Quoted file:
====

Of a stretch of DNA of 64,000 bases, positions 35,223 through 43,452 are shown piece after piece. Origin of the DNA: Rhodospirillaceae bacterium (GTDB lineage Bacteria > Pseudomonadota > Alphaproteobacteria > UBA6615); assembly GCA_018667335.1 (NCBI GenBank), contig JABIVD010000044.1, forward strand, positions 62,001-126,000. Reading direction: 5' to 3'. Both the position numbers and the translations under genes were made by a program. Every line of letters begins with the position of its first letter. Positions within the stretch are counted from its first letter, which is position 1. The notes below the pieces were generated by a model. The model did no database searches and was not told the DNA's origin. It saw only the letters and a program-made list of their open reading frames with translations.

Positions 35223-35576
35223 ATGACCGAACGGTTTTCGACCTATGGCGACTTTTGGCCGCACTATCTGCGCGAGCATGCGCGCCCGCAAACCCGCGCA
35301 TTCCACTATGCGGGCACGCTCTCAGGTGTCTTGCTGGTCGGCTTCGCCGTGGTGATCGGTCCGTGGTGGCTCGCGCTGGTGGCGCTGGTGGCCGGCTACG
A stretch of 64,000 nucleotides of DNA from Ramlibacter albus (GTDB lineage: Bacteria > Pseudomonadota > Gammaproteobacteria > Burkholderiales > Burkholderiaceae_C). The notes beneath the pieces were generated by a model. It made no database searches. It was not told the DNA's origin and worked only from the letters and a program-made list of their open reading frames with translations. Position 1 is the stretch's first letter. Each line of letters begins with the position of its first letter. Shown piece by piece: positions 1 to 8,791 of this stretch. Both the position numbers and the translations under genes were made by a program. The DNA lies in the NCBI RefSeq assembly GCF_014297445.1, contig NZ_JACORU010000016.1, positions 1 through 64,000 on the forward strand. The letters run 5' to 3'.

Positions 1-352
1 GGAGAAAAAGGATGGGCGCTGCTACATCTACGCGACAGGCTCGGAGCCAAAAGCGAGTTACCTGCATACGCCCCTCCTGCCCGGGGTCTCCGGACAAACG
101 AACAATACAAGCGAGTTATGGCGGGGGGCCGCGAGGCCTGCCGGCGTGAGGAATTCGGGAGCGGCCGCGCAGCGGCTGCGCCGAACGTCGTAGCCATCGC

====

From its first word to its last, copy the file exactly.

Of a stretch of DNA of 64,000 bases, positions 35,223 through 43,452 are shown piece after piece. Origin of the DNA: Rhodospirillaceae bacterium (GTDB lineage Bacteria > Pseudomonadota > Alphaproteobacteria > UBA6615); assembly GCA_018667335.1 (NCBI GenBank), contig JABIVD010000044.1, forward strand, positions 62,001-126,000. Reading direction: 5' to 3'. Both the position numbers and the translations under genes were made by a program. Every line of letters begins with the position of its first letter. Positions within the stretch are counted from its first letter, which is position 1. The notes below the pieces were generated by a model. The model did no database searches and was not told the DNA's origin. It saw only the letters and a program-made list of their open reading frames with translations.

Positions 35223-35576
35223 ATGACCGAACGGTTTTCGACCTATGGCGACTTTTGGCCGCACTATCTGCGCGAGCATGCGCGCCCGCAAACCCGCGCA
35301 TTCCACTATGCGGGCACGCTCTCAGGTGTCTTGCTGGTCGGCTTCGCCGTGGTGATCGGTCCGTGGTGGCTCGCGCTGGTGGCGCTGGTGGCCGGCTACG
A stretch of 64,000 nucleotides of DNA from Ramlibacter albus (GTDB lineage: Bacteria > Pseudomonadota > Gammaproteobacteria > Burkholderiales > Burkholderiaceae_C). The notes beneath the pieces were generated by a model. It made no database searches. It was not told the DNA's origin and worked only from the letters and a program-made list of their open reading frames with translations. Position 1 is the stretch's first letter. Each line of letters begins with the position of its first letter. Shown piece by piece: positions 1 to 8,791 of this stretch. Both the position numbers and the translations under genes were made by a program. The DNA lies in the NCBI RefSeq assembly GCF_014297445.1, contig NZ_JACORU010000016.1, positions 1 through 64,000 on the forward strand. The letters run 5' to 3'.

Positions 1-352
1 GGAGAAAAAGGATGGGCGCTGCTACATCTACGCGACAGGCTCGGAGCCAAAAGCGAGTTACCTGCATACGCCCCTCCTGCCCGGGGTCTCCGGACAAACG
101 AACAATACAAGCGAGTTATGGCGGGGGGCCGCGAGGCCTGCCGGCGTGAGGAATTCGGGAGCGGCCGCGCAGCGGCTGCGCCGAACGTCGTAGCCATCGC